We are pleased to announce our latest Program-Related Investment in Pacific Community Ventures (PCV). Our $600,000 PRI loan will contribute to PCV’s small business loan pool, with a focus on growing micro-loan activity ($10,000 to $50,000) in Contra Costa and Alameda counties. The PRI will enable PCV to make at least 12 additional micro-loans, supporting approximately 100 low-to-moderate income employees.
Pacific Community Ventures is a nonprofit CDFI (Community Development Financial Institution) based in San Francisco that has been serving the small business community for nearly 20 years and has a robust advising program. By helping businesses create jobs and lending to businesses owned by women and people of color, PCV’s work is closely aligned with two of the foundation’s equity strategies: Place and Power.
PCV was founded in 1988 by a pair of venture capitalists, whose goal was to pair entrepreneurs with capital and expert business advising—bringing the tools that had empowered tech companies to brick-and-mortar “Main Street” businesses. Eventually, PCV launched its “Loan + Advice” small business lending program and became a CDFI in 2013. Based on market need and demand, in 2016 PCV lowered its loan minimum to $10,000 and began offering micro-loans.
Loans range from $10,000 to $200,000, and PCV integrate business advice throughout the term of the loan to ensure borrowers’ long-term success. The small business owners are beyond the start-up phase, but do not have sufficient track records to qualify for a bank loan. PCV matches small business owners with pro-bono expert business advisors who provide tailored, hands-on assistance ranging from finance, marketing, legal to human resources and IT. The entrepreneurs they assist typically own or operate brick-and-mortar businesses that have the potential to create new jobs for working people in their local communities.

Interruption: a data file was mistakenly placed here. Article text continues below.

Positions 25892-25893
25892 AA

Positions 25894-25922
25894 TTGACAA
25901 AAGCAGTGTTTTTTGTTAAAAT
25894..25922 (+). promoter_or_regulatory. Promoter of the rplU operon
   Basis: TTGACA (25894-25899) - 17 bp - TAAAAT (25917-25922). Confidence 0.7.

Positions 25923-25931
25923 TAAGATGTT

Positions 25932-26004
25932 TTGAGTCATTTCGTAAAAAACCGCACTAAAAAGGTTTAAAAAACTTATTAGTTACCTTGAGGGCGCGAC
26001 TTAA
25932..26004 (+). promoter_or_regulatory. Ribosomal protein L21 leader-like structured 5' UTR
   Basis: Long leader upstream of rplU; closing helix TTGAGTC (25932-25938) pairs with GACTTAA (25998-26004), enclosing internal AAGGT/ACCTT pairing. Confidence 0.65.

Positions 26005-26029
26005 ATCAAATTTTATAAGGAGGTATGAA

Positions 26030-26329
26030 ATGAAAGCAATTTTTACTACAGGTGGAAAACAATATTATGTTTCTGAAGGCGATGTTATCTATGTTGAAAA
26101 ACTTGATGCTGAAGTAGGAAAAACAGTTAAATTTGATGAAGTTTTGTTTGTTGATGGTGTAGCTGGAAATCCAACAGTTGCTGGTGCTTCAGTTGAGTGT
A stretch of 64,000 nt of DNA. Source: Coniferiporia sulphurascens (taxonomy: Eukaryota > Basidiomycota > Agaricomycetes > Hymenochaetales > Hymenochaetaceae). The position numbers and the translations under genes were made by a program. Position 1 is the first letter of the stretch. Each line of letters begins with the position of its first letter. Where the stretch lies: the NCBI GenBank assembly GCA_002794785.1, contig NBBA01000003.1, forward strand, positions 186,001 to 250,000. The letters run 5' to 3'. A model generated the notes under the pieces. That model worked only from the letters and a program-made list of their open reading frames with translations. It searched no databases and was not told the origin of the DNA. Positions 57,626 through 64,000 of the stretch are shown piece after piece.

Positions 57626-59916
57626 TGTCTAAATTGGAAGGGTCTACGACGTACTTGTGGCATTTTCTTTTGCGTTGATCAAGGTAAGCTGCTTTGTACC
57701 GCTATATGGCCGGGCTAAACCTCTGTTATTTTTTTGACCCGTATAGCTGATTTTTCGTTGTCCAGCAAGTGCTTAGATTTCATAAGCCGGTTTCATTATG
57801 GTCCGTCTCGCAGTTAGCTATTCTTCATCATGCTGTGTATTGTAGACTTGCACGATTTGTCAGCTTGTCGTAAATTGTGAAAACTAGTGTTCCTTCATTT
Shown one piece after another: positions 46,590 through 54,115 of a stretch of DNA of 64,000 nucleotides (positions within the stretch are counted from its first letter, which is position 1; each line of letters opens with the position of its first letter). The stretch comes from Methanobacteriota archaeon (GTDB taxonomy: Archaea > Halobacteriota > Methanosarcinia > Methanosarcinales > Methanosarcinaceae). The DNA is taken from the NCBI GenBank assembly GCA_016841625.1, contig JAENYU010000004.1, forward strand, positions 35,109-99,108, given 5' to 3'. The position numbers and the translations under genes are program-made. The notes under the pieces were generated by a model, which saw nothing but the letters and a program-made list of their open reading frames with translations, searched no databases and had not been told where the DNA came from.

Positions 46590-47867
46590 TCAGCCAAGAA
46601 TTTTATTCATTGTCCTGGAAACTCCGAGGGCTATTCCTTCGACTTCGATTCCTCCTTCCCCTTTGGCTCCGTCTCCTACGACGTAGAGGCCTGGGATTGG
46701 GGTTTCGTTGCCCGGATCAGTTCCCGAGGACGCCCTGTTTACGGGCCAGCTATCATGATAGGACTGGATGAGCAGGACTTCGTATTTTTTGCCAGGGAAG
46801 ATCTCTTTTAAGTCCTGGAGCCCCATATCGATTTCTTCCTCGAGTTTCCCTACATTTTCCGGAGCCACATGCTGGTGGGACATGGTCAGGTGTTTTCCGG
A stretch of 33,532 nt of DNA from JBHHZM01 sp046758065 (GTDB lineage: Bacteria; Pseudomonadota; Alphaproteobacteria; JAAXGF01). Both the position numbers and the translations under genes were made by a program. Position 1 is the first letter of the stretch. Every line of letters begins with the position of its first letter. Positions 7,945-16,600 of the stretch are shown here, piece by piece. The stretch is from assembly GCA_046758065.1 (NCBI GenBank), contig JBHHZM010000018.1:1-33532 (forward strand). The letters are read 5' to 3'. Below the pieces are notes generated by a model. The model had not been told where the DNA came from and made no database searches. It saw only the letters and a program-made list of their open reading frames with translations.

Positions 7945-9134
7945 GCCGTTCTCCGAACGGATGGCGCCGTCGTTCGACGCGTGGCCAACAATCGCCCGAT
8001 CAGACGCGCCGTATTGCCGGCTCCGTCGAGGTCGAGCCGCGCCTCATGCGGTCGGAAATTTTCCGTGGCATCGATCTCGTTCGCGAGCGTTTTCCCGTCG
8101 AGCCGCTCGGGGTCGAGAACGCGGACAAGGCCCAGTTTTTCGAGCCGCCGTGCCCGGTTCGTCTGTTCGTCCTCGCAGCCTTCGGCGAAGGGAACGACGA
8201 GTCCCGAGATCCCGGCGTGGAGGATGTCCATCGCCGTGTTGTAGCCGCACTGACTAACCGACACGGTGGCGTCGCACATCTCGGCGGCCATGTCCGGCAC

Most of their borrowers are located in San Francisco, Contra Costa and Alameda counties. PCV’s micro-loads range in size from $10,000 to $200,000. To meet PCV’s CDFI certification, 60% of their loans must be in low- and moderate-income census tracts or to low-income business owners. PCV projects that 55% of their new loans will be to businesses owned by women and 50% by people of color.
One example of PCV’s work in the community is its partnership with Kainbigan restaurant in Oakland. Kainbigan is a minority-owned, female-owned Filipino restaurant and catering company in the heart of Oakland. Last December, Chef Charleen Caabay won the Food Network’s televised cooking competition, Chopped! Kainbigan’s success suddenly made their space seem cramped, so they needed additional kitchen space, catering equipment and a van. Without any family wealth to rely on, Caabay drained her own personal savings to build Kainbigan, and then turned to PCV for a much-needed loan to enable growth. Not yet bankable, they had also become overwhelmed by a high-interest loan from an online lender—and turned to PCV’s nonprofit small business lending program to find a way out. As a result, Kainbigan hired two full-time cooks, expanded their catering, and is exploring the opening of a second location in Oakland.
In partnership with our donors, we are proud to support PCV with this important and timely investment. Learn more about our Program-Related Investment Fund and our current portfolio of loans at sff.org/pri.